New England Journal of Medicine – Journal Watch Psychiatry Top Stories of 2016 – ADHD is a hot topic!

fireworkNow that the year is coming to an end, we are flooded with reviews of the year. For many reasons, 2016 wasn’t a particularly good year: especially some “democratic” decisions made this year cast some doubt on the so-called “swarm intelligence” which in 2016 apparently turned into “swarm dullness”. With alt-right, fake news and the post-factual world being an imminent threat to mental sanity, we can only hope for a better 2017. Anyway – that’s not the topic of this blog post. As many other journals did, the top journal of the Medical World, NEJM has nominated their top articles in each speciality (

Amazingly, amongst the Top 10 papers in psychiatry, three dealt with ADHD – and even better, two of them featured IMpACT / MiND / Aggressotype / CoCA researchers in the author list! The papers are in detail:

  • the finding that the use of stimulants is safe in bipolar disorder with comorbid ADHD (Viktorin et al.; – also one of my favourite studies this year)(with H. Larsson, IMpACT / MiND / CoCA)
  • a meta-analysis showing that EEG-based neurofeedback does not have a significant beneficial effect in ADHD, and also suggesting that unblinding of the rater might have influenced positive reports ( Dani Brandeis, Aggressotype)
  • the equally sad as important report that young children (aged 5 to 11), who died by suicide, had more frequently symptoms of ADHD, rather than depressive features (almost 60% of 87 children). Also for this most devastating outcome, it is thus very important to adequately diagnose ADHD ( especially considering that ADHD goes along with an increased risk for suicide life-long which can be lowered by MPH treatment.

In my opinion, the fact that the editors picked three ADHD-relevant papers for their top 10 list demonstrates that ADHD is a hot topic and that we provide cutting edge research in the field – and we will continue to do so in 2017! Watch out at this space for more news on ADHD / ASD, my personal top picks in 2016 and more exciting research in the coming year! Merry New Year and all the best for 2017 for all of you, may it bring peace, happiness and reason to this discomposed world.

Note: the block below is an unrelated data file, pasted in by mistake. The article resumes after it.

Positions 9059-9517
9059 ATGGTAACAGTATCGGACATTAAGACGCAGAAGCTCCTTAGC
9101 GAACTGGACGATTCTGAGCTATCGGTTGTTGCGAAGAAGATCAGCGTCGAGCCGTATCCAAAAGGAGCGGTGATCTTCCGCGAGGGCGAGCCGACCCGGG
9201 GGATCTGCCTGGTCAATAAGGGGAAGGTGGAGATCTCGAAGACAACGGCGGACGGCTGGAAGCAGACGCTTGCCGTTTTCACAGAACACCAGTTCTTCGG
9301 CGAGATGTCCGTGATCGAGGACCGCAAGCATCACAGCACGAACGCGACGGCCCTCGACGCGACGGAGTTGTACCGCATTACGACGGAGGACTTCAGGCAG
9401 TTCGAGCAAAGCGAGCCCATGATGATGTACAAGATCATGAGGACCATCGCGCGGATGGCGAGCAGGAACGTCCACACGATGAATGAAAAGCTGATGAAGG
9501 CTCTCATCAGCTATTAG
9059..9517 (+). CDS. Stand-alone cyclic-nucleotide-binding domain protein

Ghost busters: why even high ranking psychotherapy studies might be lousy

img_4358The last half year saw two high ranking psychotherapy studies in depression, published in the most prestigious journals of our profession. While in principle this is laudable, in these specific cases it is not doing any good as the studies fall short to prove what they are actually claiming and also, because they sack medical care for the sake of cost. Let’s have a closer look.

The first paper (, on the “COBRA” study, was published in Lancet (!!!) and compared „behavioral activation” delivered by „junior mental health workers“ (i.e. relatively untrained and, first and foremost, receiving relatively small wages) is just as effective as routine CBT delivered by trained psychologist (which is the gold standard psychotherapy treatment in depression). So depression treatment can be quite unspecific and cheap! Yay!


The most important drawback is the that the primary endpoint was set at twelve months. As the average length of a depressive episode is six to eight month without treatment, this makes no sense at all. Imagine that a study on two treatments aimed at relieving common cold would set its primary endpoint at 4 weeks. Would you buy this? As neither a survival plot (Kaplan-Meier-Plot) nor any other time course are shown, being suspicious is appropriate.

A further, unfortunately quite common, drawback is the lack of a sham psychotherapy group (i.e., this study is not placebo controlled). Given the year-long course, it may quite well have shown that it is as effective as the two other groups.

This is made even worse by the fact that 80% of participants in both groups received anti-depressant drug treatment. Likely, a ceiling effect is effective, further obscuring any effect of whatever psychotherapy is done.

This is not a non-inferiority trial. This is a failed trail.

Another study published in JAMA Psychiatry ( echoes the COBRA study, although changing the flavor. Here, psychodynamic (not behavioral activation) was compared against CBT in depression. I don’t want to nag about the underpowered sample for a non-inferiority trial (especially when looking at how many patients attended more than five sessions (116 in total). Again, we have an endpoint which is rather late (5 month) without any description of time courses, and again sham psychotherapy is lacking. Even worse, that average Hamilton score (HAM-D, likely HAM-D 17) was 21±6 points. This is quite low and barely reaches the border to moderate depression; the usual cut-off for study inclusion in pharma trials lies between 20 and 22. This means that many patients with mild depression were included, that usually are not the target population for depression studies. Any differences to placebo/sham are hard to demonstrate due to floor effects, especially when considering the low number of patients adhering to therapy and the measured effect size of 0.6 (Cohen’s d, corresponding to a medium effect size). Considering all this, watchful waiting, mere psychoeducation or having a beer every week or so would have had the same effect, namely, a reduction of five points on the HAM-D 17, as this is just the naturalistic course of mild to medium depression. An indicator of this are the significantly overlapping SD measurements pre- and post-treatment (wisely enough, the authors did not go for graphical display of their data). The most parsimonious interpretation of the data thus is that both treatments are equally ineffective!